Reduction Without Elimination: Mental Disorders as Causally Efficacious Properties
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We argue that any account of mental disorders that meets the desideratum of assigning causal efficacy to mental disorders faces the so-called “causal exclusion problem”. We argue that fully reductive accounts solve this problem but run into the problem of multiple realizability. Recently advocated symptom-network approaches avoid the problem of multiple realizability, but they also run into the causal exclusion problem. Based on a critical analysis of these accounts, we will present our own account according to which mental disorders are dispositional properties that are token-identical to physical properties. More specifically, they are analyzed as dispositions to cause the specific set of symptoms. We argue that our account is not only able to account for multiple realizability without running into the causal exclusion problem, but that it also allows for the integration of very different factors into the description and explanation of mental disorders, such as neurological and neurochemical factors on the one side and social and cultural factors on the other. It thereby gives the psychiatric level of causal explanation autonomy while securing the causal efficacy of mental disorders in a causally closed physical world.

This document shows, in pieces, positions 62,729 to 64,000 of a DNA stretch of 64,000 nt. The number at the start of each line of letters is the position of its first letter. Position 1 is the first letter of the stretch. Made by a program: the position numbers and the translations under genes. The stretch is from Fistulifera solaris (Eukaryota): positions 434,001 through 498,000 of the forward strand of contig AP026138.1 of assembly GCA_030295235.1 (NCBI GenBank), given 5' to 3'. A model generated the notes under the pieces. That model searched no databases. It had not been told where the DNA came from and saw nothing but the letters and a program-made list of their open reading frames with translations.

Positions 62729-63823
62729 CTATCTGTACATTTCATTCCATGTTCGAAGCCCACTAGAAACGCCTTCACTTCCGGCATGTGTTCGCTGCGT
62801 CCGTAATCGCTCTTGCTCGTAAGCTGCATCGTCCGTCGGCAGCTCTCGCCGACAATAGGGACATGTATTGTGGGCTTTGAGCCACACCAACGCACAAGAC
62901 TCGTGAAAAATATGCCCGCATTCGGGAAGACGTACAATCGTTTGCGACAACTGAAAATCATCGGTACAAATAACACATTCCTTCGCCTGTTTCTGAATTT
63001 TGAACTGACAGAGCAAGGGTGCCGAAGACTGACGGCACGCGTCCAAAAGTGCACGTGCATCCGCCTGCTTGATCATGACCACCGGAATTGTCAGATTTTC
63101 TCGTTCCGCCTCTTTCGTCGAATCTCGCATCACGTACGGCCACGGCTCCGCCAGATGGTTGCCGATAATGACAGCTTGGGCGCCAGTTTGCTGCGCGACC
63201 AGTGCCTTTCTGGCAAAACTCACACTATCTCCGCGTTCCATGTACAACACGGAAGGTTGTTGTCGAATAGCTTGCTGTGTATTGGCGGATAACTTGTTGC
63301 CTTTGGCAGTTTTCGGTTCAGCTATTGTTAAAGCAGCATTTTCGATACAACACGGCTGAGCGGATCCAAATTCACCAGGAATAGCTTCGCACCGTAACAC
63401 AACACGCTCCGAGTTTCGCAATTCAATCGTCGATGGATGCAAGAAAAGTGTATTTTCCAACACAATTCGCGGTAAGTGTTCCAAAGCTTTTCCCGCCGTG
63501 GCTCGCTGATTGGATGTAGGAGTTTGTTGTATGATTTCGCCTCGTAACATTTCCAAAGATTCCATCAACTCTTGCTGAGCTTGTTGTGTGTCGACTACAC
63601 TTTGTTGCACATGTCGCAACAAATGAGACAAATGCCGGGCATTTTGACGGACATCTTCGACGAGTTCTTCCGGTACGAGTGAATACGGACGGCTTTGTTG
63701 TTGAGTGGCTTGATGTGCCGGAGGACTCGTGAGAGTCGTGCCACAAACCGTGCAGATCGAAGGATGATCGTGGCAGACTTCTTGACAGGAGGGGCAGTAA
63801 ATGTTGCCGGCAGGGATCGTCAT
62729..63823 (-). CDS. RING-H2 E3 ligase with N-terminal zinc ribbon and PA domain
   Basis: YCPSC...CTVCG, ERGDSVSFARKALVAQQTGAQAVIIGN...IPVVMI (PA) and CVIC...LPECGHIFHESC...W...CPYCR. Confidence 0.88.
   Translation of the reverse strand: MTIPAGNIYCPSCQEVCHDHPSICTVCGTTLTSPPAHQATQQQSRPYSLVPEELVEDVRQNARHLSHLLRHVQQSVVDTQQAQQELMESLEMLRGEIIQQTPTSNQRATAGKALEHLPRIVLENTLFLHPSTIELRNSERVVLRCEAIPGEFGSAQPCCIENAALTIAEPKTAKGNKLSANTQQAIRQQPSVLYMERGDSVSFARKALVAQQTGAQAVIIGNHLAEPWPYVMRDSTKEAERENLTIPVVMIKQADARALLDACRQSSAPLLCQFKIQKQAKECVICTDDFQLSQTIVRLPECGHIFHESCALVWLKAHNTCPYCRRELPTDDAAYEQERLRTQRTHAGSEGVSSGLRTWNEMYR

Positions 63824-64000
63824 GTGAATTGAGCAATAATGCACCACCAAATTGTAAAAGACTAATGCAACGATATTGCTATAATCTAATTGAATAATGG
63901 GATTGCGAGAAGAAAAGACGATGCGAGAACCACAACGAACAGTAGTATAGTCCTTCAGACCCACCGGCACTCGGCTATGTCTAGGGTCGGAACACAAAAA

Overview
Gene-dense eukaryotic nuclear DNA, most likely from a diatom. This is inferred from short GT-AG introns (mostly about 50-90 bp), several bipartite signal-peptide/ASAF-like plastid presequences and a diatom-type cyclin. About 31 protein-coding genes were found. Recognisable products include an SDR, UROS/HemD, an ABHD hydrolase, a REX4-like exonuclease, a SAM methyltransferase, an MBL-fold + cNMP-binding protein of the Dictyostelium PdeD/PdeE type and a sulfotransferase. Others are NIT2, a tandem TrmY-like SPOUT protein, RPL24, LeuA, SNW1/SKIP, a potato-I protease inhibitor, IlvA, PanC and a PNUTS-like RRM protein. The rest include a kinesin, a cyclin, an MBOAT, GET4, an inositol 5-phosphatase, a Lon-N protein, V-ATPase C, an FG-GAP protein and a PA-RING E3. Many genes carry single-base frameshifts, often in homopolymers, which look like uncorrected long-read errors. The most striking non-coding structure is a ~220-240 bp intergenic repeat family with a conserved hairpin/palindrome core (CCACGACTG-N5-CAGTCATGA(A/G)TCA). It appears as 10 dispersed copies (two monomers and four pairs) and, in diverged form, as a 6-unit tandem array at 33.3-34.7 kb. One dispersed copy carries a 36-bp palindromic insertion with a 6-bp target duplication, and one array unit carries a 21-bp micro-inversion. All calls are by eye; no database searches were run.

KeywordsCausal explanation Psychiatry Causal exclusion problem Token-identity Dispositional analysis
This paper originated mainly in the subproject B06 of CRC991 kindely financed by the German Research Foundation (DFG). The authors would like to thank the many supporting people which contributed to the quality of the paper, including two anonymous reviewers, Jürgen Zielasek, Alexandros Tillas and Markus Schrenk.
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